What is beryllium?
Beryllium is the fourth element on the periodic chart and is the second lightest metal known. Beryllium is arguably the most toxic element known to man. Beryllium can be found in coal slag and is often used as an alloy in copper. Because of it advantageous properties, beryllium has been used in a variety of ways, including:
- As a component for missiles, aircraft, satellites and other defense department initiatives
- In x-ray equipment
- As an alloy for metals (including precious metals) and steels (particularly in copper and copper scrap recycling)
- In the manufacture of electronic and microelectronic appliances, including semiconductor devices, integrated circuits, springs, switches, relays, and connectors in computers, radar, automobiles, and telecommunication equipment (including cell phones and other smart devices)
- In high-performance car engines
- In high-end audio speakers and equipment
- Ceramics manufacturing
- As a component for mirrors, including in specialized telescopes
- Fuel fabrication for nuclear reactors
What makes beryllium so dangerous to humans?
For a segment of the population, exposure to beryllium can lead to a dreadful disease known as berylliosis. Berylliosis (also called chronic beryllium disease) is a chronic allergic-type lung response and chronic lung disease can cause granulomas in the lungs, and in some cases, also in the liver, spleen and myocardium. In addition, the disease can cause skin nodules, contact dermatitis, and poor wound healing.
The chronic form of berylliosis develops along with symptoms of dyspnea or exertion, cough, fatigue, chest pain, weight loss, night sweats, fever and anorexia. At an advanced stage and in some cases, berylliosis can completely disable a person’s lungs, where death can occur if a lung transplant is not available.
How is berylliosis diagnosed?
In some cases, the effects of beryllium can be felt almost immediately while in others it may take months or years for a beryllium-related ailment to occur. In order to be diagnosed with berylliosis, three primary factors are oftentimes taken into account:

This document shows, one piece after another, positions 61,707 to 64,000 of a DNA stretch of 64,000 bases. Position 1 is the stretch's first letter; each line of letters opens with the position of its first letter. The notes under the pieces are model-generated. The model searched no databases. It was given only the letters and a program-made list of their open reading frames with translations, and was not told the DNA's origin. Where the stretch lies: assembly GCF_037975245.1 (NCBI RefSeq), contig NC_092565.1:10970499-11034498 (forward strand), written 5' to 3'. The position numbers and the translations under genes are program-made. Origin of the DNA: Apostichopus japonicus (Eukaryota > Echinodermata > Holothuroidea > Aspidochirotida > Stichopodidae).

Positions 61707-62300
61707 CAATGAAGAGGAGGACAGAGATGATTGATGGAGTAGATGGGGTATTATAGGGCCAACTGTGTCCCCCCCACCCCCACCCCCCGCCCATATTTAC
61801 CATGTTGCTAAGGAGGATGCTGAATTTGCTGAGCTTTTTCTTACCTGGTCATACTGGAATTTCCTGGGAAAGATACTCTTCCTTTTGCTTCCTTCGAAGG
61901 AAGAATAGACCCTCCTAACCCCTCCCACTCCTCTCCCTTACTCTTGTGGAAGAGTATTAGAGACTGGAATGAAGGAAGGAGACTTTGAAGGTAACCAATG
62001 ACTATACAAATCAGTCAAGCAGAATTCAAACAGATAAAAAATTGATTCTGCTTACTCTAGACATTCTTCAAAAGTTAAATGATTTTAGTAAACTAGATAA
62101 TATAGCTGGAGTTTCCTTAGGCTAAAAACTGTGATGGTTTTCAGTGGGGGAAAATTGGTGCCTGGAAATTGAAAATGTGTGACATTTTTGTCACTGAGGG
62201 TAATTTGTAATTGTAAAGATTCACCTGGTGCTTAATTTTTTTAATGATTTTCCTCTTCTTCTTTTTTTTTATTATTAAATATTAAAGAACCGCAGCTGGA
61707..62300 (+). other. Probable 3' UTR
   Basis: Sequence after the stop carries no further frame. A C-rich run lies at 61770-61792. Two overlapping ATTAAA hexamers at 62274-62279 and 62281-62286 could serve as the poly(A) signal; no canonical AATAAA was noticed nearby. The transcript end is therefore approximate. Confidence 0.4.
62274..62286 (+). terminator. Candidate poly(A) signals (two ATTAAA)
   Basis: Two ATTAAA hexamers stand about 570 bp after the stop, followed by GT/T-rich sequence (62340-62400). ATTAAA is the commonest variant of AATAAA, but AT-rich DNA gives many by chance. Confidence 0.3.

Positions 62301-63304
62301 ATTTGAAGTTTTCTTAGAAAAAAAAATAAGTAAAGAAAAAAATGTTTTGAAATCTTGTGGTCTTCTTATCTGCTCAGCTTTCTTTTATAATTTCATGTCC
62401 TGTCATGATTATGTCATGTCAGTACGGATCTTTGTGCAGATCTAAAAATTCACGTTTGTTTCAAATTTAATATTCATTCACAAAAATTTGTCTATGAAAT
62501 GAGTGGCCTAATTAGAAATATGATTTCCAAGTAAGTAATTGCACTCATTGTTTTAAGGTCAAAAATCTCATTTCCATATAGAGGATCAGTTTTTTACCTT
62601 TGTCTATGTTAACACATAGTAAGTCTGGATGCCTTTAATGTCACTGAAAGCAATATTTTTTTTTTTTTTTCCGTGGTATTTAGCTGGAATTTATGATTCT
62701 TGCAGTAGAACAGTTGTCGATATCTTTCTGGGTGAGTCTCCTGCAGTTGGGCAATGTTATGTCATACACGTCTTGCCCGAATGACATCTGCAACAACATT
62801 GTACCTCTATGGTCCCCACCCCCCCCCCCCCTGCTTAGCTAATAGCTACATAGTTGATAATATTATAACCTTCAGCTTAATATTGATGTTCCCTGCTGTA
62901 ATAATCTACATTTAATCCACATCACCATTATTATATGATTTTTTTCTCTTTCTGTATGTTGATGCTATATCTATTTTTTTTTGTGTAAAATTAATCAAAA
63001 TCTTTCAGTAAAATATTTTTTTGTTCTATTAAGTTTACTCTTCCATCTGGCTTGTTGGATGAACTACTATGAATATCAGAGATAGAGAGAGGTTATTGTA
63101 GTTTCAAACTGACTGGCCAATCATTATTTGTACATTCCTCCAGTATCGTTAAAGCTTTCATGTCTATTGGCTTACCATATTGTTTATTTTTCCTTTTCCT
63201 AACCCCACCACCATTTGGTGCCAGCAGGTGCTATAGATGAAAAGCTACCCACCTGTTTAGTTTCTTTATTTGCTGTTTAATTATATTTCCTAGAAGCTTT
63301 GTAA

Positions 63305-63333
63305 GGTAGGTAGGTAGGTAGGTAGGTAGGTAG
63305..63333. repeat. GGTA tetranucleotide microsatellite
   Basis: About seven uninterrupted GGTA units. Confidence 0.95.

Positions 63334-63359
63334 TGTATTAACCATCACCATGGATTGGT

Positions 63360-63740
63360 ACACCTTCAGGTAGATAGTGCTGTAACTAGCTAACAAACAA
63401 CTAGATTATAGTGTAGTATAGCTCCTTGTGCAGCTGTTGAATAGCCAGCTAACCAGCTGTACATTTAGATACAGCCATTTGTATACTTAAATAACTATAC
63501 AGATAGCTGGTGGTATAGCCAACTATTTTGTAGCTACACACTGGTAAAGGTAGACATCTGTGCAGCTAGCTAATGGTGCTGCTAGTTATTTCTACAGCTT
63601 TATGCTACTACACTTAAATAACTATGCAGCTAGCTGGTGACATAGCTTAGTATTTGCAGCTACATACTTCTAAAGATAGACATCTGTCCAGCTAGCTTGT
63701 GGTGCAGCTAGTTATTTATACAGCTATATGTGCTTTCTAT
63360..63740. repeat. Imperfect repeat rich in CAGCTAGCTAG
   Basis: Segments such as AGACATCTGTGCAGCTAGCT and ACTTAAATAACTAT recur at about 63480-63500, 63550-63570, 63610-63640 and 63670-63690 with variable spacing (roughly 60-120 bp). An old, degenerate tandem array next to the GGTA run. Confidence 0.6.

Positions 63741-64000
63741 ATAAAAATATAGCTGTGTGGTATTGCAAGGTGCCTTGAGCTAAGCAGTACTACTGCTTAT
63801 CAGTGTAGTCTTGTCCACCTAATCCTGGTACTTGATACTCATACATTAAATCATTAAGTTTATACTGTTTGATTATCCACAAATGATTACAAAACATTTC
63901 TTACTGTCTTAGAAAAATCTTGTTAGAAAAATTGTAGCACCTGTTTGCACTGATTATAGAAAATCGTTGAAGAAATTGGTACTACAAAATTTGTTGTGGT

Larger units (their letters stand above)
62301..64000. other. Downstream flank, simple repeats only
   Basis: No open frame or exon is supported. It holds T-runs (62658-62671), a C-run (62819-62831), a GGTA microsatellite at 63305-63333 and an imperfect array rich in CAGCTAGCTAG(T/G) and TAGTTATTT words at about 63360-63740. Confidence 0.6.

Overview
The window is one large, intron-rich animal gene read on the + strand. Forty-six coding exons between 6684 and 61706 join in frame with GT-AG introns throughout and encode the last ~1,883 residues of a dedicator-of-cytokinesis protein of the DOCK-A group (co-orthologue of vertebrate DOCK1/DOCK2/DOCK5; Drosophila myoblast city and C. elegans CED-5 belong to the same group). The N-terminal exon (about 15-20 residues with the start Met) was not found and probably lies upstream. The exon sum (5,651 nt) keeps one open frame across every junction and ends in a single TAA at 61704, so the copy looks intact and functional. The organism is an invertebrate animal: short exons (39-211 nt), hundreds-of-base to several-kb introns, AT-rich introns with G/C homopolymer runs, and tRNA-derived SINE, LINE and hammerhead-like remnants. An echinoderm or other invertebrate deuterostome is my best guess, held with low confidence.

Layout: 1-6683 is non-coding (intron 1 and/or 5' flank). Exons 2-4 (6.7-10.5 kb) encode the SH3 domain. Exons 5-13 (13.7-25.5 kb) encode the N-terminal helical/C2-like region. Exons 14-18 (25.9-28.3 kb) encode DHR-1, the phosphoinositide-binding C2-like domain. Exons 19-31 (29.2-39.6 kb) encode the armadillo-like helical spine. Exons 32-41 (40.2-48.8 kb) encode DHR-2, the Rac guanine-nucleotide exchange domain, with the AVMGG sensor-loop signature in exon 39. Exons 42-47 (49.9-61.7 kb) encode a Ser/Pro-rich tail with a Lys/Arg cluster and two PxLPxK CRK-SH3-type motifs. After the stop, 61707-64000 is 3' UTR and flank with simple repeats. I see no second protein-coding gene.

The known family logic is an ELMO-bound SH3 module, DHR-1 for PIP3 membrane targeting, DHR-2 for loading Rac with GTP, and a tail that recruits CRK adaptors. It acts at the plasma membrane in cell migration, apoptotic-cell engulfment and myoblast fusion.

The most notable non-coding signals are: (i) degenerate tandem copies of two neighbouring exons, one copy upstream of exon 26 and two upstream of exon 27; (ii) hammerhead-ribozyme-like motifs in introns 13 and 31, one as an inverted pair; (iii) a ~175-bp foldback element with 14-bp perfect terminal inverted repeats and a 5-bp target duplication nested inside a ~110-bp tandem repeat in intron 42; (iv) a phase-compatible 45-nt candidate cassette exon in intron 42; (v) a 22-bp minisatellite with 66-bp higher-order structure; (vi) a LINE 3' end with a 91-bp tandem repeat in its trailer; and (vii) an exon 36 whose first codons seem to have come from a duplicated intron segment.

- Exposure to beryllium
- Positive BeLPT (beryllium lymphocyte proliferation test) blood test, which establishes that an allergic sensitivity to beryllium exists
- Granulomas in the lungs
In addition, beryllium is oftentimes misdiagnosed as either chronic or acute hypersensitivity pneumonitis or sacrcoidosis, as well as other granuloma formation disorders. If you believe you were exposed to beryllium or a beryllium-containing product and you develop symptoms that are similar to berylliosis, you should ask for a BeLPT test in order to confirm whether you are sensitive to beryllium.
How might I be exposed to beryllium?
NIOSH estimates 134,000 workers in the government and within the private industry are exposed to beryllium each year. Anyone that works in a facility that uses beryllium in its manufacturing process could be at risk to develop a beryllium-related disease, as the exposure needed to cause an illness can be very low.
Originally, inhalation of beryllium dust or fumes was thought to be the only route of exposure, but new studies are showing that skin exposure to beryllium can also cause berylliosis. Below is a listing of some of the ways a person can come in contact with beryllium:
- Working in a facility where beryllium is alloyed or used
- Working with beryllium-alloyed metals, including steel and copper (working with could mean smelting, cutting, soldering, alloying, shaping, etc.)
- Manufacture of or serving as a technician for various electronic devices, including:
- X-ray equipment
- Semiconductor devices
- Integrated circuits
- Connectors in Computers
- Telecommunications Equipment (including cell phones and other smart devices)
- Manufacture of golf clubs containing beryllium copper (often noted as BeCu golf clubs)
- Manufacture of ceramics
- Refurbishment of products containing beryllium or beryllium copper
- Manufacture or maintenance of missiles, aircraft, satellites and other defense contractor components containing beryllium
- Working in the atomic energy sector
In addition, it is conceivable children could ingest a product or product parts containing beryllium, and thus develop a beryllium-related illness.
What Should I Do?
Besides speaking with your doctor about treatment options, you should contact a lawyer immediately to understand your legal rights. Depending on where you live, the statute of limitations could be a real threat to your case. If you or a loved one was exposed to beryllium and either died from or has been diagnosed with berylliosis (including either acute or chronic beryllium disease), sarcoidosis, or permanent lung scarring / lung failure, please contact a Beasley Allen attorney for a complementary, no-cost consultation to learn your legal rights. Fill out the contact form on this site, or call us toll-free at +800-898-2034.